I am the Vine
Sermon shared by Alistair Wearring
Summary: A look at what it means to be fruitful and the type of ’branches’ we are
Audience: General adults
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Introduction with children
A Branch on the Tree or a Stick in the Mud?
Theme: Apart from Jesus, we can do nothing
Object: Two branches that has been broken from a tree -- one with leaves withering, the other without any leaves at all.
Scripture: "I am the vine; you are the branches. If a man remains in me and I in him, he will bear much fruit; apart from me you can do nothing." John 15:5 (NIV)
Recently I found this branch underneath a tree. I guess it had been broken off by the wind. As you can see, the leaves have all started to wither and die. I also found this branch nearby. As you can see, there are no leaves at all. It is completely dead. In fact, I wouldn’t even call it a branch, I would call it a stick.
Do you think that if I took these branches out into the yard and planted them in the ground and watered them they would come back to life? No, that wouldn’t work, because the branches get the nutrients that they need to live from the tree. Branches cannot live or grow without the tree. Without the tree, there will never be leaves on the branches. If the branch comes from a fruit tree, there will never be fruit on the branch if it is separated from the tree. If I take this dead branch and plant it in the ground and water it, it won’t come back to life, it will just be an old stick in the mud.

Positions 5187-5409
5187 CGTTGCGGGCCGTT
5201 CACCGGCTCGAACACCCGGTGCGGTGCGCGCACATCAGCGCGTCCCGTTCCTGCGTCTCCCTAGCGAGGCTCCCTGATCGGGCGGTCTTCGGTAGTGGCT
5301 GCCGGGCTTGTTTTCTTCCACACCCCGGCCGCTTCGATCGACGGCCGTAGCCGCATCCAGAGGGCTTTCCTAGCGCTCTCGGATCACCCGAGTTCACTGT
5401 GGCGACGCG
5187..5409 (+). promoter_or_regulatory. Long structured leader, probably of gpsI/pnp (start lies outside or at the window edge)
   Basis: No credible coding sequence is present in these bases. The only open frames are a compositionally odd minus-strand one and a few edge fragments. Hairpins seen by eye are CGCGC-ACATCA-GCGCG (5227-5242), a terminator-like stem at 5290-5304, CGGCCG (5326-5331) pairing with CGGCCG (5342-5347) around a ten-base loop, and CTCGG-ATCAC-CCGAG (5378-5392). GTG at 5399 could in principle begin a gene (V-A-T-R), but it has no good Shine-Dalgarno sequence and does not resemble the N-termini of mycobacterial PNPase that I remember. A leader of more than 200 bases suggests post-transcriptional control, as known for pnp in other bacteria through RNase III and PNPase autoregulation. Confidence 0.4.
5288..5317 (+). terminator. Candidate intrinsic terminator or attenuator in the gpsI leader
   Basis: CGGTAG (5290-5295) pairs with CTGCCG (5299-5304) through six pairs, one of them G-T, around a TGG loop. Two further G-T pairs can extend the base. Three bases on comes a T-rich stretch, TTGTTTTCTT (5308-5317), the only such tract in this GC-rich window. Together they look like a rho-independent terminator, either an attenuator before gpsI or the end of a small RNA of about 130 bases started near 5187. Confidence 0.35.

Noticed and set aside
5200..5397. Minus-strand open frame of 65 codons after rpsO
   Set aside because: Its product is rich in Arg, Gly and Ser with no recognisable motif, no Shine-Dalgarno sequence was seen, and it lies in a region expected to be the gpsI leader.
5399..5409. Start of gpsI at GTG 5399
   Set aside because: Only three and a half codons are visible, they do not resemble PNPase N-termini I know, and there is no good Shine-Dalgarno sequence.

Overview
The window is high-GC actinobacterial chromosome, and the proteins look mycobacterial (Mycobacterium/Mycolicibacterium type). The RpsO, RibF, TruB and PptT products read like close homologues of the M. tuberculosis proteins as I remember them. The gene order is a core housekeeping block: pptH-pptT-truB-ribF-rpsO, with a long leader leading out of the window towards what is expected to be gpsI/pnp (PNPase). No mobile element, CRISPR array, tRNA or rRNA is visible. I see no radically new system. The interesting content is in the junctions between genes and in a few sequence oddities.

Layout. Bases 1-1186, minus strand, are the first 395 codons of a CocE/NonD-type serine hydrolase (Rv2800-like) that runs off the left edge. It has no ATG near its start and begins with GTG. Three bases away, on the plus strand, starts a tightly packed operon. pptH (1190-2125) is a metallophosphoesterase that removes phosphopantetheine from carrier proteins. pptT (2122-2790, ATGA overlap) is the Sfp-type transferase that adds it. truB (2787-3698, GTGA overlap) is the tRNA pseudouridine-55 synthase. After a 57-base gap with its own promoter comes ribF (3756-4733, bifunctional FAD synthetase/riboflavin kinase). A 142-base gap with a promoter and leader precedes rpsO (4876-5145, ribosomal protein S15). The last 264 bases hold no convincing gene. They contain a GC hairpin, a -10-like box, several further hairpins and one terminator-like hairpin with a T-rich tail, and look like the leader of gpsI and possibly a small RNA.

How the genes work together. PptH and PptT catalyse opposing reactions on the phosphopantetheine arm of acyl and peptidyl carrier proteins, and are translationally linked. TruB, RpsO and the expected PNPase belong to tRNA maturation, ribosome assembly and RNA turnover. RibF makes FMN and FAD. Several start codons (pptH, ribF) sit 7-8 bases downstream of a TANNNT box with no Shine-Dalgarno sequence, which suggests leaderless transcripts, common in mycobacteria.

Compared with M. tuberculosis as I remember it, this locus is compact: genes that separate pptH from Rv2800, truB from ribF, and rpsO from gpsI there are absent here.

That same thing is true about our life with Jesus. Listen to what Jesus said, "I am the vine and you are the branches. If a man remains in me and I in him, he will bear much fruit; apart from me you can do nothing."
If we keep our life connected to Jesus, we will grow. Our life will produce beautiful leaves and delicious fruit. But if we are separated from Jesus, our leaves will wither and die and we will never put forth any fruit.
What will your life be? Will you be a beautiful branch on the tree...or will you just be a stick in the mud?
Dear Jesus, help us to remember that apart from you, we can do nothing. Amen.
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Picture the scene, Jesus and his disciples (except Judas as he had already left to betray Jesus) had just finished the ‘last supper’. Jesus then says to them “Come now; let us leave”. They walk from the ‘upper room’ where they had supper to the ‘mount of olives’ and the ‘garden of Gethsemane’ where Jesus would be arrested.
They walk past (or through) the temple and they would probably have seen the golden vine that adorned the temple doors.
“The temple doors were adorned with embroidered veils, with their flowers of purple, and pillars interwoven; and over these, but under the crown-work, was spread out a golden vine, with its branches hanging down from a great height, the largeness and fine workmanship of which was a surprising sight to the spectators, to see what vast materials there were, and with what great skill the workmanship was done.”
The reason that the temple doors had this vine above them was because the Israelite nation is described in many places of the Old Testament as a Vine, or as a Vineyard.
Jesus is continuing to teach them, I am sure in the knowledge that he would soon be arrested. They pass a vineyard, something all too common in
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